Fastness of records or images is also an important requirement for an ink jet recording sheet. The images are required to stand wetting; the ink once set should not migrate even if water is put thereon. It is further demanded that the records or images be protected from discoloring upon exposure to light, ozone gas or oxidizing gas.

In order to meet this requirement, some proposals have been made. For example, an ink jet recording paper comprising a base paper of low sizing degree which is wetted with a coating composition for surface treatment is disclosed in Japanese Patent Application Kokai No. 52-53012, and an ink jet recording sheet loaded with urea-formaldehyde resin powder and impregnated with a water-soluble polymer is disclosed in Japanese Patent Application Kokai No. 53-49113. Moreover, an ink jet recording sheet comprising a support and an ink absorbing coating layer provided on the support is disclosed in Japanese Patent Application Kokai No. 55-5830. Use of non-colloidal silica powders as pigments in the coating layer is disclosed in Japanese Patent Application Kokai Nos. 55-51583 and 56-157. Furthermore, a coated paper having two layers differing in ink absorbing rate is disclosed in Japanese Patent Application Kokai No. 55-11829.

Many examples of using cationic dye fixers for improving water resistance are disclosed, for example, in Japanese Patent Application Kokai Nos. 60-11389, 62-238783, 64-9776 and 64-77572. Many proposals have been made for improving light resistance. In addition to these proposals, many further proposals from the side of recording sheet have been made in ink jet recording method and accordingly the quality of recorded images has also been highly improved.

On the other hand, in order to ensure high image density of printed dots, sharpness and color quality, and to utilize the characteristics of dyes, it is desired that the dye of ink be fixed on the surface of the recording sheet and the vehicle of the ink alone be absorbed underneath.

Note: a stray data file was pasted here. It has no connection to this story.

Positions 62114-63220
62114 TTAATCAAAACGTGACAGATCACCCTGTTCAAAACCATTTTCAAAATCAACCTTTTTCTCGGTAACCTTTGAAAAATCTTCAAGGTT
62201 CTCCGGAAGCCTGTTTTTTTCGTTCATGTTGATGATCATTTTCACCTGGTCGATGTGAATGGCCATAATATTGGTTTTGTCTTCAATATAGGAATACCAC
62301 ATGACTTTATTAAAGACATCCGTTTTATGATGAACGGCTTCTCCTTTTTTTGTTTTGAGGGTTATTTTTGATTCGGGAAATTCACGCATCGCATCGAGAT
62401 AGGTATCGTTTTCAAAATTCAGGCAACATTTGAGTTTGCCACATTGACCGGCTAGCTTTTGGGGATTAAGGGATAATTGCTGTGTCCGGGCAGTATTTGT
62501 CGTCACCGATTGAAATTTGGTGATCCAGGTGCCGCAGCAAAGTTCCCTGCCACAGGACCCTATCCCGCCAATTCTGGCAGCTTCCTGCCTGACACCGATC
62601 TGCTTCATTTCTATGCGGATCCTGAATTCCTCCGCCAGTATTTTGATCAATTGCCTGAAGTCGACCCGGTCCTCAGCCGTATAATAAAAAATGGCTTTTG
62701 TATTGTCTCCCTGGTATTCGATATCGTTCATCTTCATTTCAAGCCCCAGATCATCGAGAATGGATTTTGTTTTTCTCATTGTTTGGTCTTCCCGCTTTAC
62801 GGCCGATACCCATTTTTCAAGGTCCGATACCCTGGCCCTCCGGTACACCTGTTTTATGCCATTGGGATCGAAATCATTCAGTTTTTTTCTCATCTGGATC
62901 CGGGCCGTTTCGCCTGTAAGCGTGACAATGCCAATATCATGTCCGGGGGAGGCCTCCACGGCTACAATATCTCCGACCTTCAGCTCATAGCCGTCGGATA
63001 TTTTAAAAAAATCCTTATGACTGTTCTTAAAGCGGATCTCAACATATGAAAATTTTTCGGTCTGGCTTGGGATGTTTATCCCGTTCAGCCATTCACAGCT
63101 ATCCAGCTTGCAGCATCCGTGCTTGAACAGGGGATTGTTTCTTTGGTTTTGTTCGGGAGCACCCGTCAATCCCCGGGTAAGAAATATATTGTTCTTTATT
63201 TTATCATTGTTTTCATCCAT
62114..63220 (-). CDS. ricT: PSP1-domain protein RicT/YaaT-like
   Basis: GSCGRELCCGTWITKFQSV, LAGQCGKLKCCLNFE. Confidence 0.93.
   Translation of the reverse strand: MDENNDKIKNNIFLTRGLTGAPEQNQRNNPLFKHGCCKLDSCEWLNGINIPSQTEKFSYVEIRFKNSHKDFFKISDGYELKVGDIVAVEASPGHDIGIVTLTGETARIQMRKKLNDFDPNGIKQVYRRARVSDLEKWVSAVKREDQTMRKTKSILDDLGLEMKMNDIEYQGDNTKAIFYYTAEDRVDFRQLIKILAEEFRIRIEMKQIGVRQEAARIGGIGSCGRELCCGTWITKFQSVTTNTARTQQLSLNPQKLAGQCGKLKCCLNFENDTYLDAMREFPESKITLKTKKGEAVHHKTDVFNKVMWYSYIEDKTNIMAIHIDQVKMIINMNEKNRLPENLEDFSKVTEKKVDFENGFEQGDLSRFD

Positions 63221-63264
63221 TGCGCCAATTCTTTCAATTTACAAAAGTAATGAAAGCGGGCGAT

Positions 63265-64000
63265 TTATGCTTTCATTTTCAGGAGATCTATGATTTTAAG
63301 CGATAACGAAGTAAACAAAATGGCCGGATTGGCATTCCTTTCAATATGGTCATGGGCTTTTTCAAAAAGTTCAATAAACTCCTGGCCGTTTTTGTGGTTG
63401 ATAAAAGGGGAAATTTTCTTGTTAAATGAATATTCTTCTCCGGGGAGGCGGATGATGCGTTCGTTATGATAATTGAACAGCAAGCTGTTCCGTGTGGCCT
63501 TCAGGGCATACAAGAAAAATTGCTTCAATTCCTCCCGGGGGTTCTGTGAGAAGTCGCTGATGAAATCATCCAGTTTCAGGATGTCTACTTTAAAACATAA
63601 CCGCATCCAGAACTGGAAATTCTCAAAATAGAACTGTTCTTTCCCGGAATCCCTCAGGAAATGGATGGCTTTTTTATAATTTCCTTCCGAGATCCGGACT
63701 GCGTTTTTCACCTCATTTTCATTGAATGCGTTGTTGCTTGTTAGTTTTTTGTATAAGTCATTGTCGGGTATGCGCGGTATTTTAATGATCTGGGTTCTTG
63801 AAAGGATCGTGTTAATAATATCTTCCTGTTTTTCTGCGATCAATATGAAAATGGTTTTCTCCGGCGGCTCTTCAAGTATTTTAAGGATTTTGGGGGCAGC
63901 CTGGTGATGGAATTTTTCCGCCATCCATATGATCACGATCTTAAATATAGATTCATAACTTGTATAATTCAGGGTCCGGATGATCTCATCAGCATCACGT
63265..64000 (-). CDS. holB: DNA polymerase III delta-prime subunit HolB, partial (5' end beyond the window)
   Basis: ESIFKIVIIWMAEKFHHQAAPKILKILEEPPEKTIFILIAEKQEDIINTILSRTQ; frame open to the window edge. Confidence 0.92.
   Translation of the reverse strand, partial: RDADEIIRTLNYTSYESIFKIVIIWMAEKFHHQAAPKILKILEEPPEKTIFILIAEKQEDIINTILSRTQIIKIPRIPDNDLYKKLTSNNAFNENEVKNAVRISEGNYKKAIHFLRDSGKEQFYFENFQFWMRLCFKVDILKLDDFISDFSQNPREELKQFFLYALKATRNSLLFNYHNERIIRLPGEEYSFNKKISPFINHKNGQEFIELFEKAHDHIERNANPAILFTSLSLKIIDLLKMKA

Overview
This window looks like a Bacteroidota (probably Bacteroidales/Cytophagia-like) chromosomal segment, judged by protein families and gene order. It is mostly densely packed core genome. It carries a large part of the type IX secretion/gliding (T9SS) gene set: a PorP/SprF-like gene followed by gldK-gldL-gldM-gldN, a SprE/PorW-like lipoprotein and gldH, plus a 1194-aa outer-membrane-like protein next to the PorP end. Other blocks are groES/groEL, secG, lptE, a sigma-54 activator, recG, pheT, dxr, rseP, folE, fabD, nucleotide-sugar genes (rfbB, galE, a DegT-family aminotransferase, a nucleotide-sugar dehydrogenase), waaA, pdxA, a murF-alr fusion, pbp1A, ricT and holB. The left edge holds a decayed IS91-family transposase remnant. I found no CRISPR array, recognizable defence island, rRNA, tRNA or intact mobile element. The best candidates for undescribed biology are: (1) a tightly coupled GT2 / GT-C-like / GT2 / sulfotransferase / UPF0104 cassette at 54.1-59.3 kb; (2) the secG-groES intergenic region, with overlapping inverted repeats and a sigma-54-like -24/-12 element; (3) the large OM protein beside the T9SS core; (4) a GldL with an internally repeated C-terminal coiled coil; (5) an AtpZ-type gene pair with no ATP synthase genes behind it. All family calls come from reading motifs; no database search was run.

As for non-coat type ink jet recording sheet, the sheet by itself is required to absorb ink and for this purpose, a non-sized paper or a slightly sized paper containing a slight amount of a sizing agent or an increased amount of a loading material can be employed. However, when recording is carried out with an aqueous ink, such recording sheet suffers from the problems that though the sheet is superior in absorbency for ink, color quality, sharpness and density of printed dots and images are low, and deterioration in the shape of dot called "feathering" (jagged in the form of bird feather) and blurring of the contour of the dot occur and the ink permeates into the base paper layer deeply and reaches the back side of the paper.

On the other hand, as for the coat type ink jet recording sheet, a recording sheet comprising a non-sized or a slightly sized paper as a support provided with a coating layer is superior in absorbing property and is improved in color quality, sharpness and inhibited from feathering of the resulting images and is inhibited from strike-through of ink as compared with the non-coated type ink jet recording sheet. Particularly, images recorded on a recording sheet provided with a coating layer containing an amorphous silica powder and a water-soluble polymer material have excellent color quality, sharpness and resolution and are inhibited from feathering and strike-through of ink.

Furthermore, as for the recording sheets having a coating layer on a support such as high-sized paper, polyethylene terephthalate film or synthetic paper which does not absorb or hardly absorbs vehicle of aqueous ink, since the support per se hardly absorbs the solvent of ink, the dye is retained on the surface of the recording sheet and image reproducibility with excellent dot density, image density, color quality, sharpness and little feathering and strike-through can be readily obtained. However, when the coating weight is small, absorbency for ink is low and particularly, ink absorbing rate in color-overlapping recording is low and absorption capacity also decreases. If the coating weight is increased for increasing the absorption capacity, the bond between the coating layer and support tends to be weak and the coated layer components tend to come off in a form of powder. Thus, improvement is needed.

These coat type ink jet recording sheets can afford high image density, excellent color quality and sharpness with less feathering and strike-through and excellent image reproducibility. It is considered that this is because voids present inside the particles such as amorphous silica powders are large and the amount of the ink absorbed in the powders, namely, in the coating layer, is large; the powders are fine powders at least 90% of which have a volume average particle size of 1-20 μm; refractive index of the powders is small; and light scattering coefficient is small. However, quality demand for the ink jet recording sheet, in terms of color quality, sharpness, feathering, runnability, etc., is growing ever stringent, and improvement of the coated layer alone can no longer meet such demand.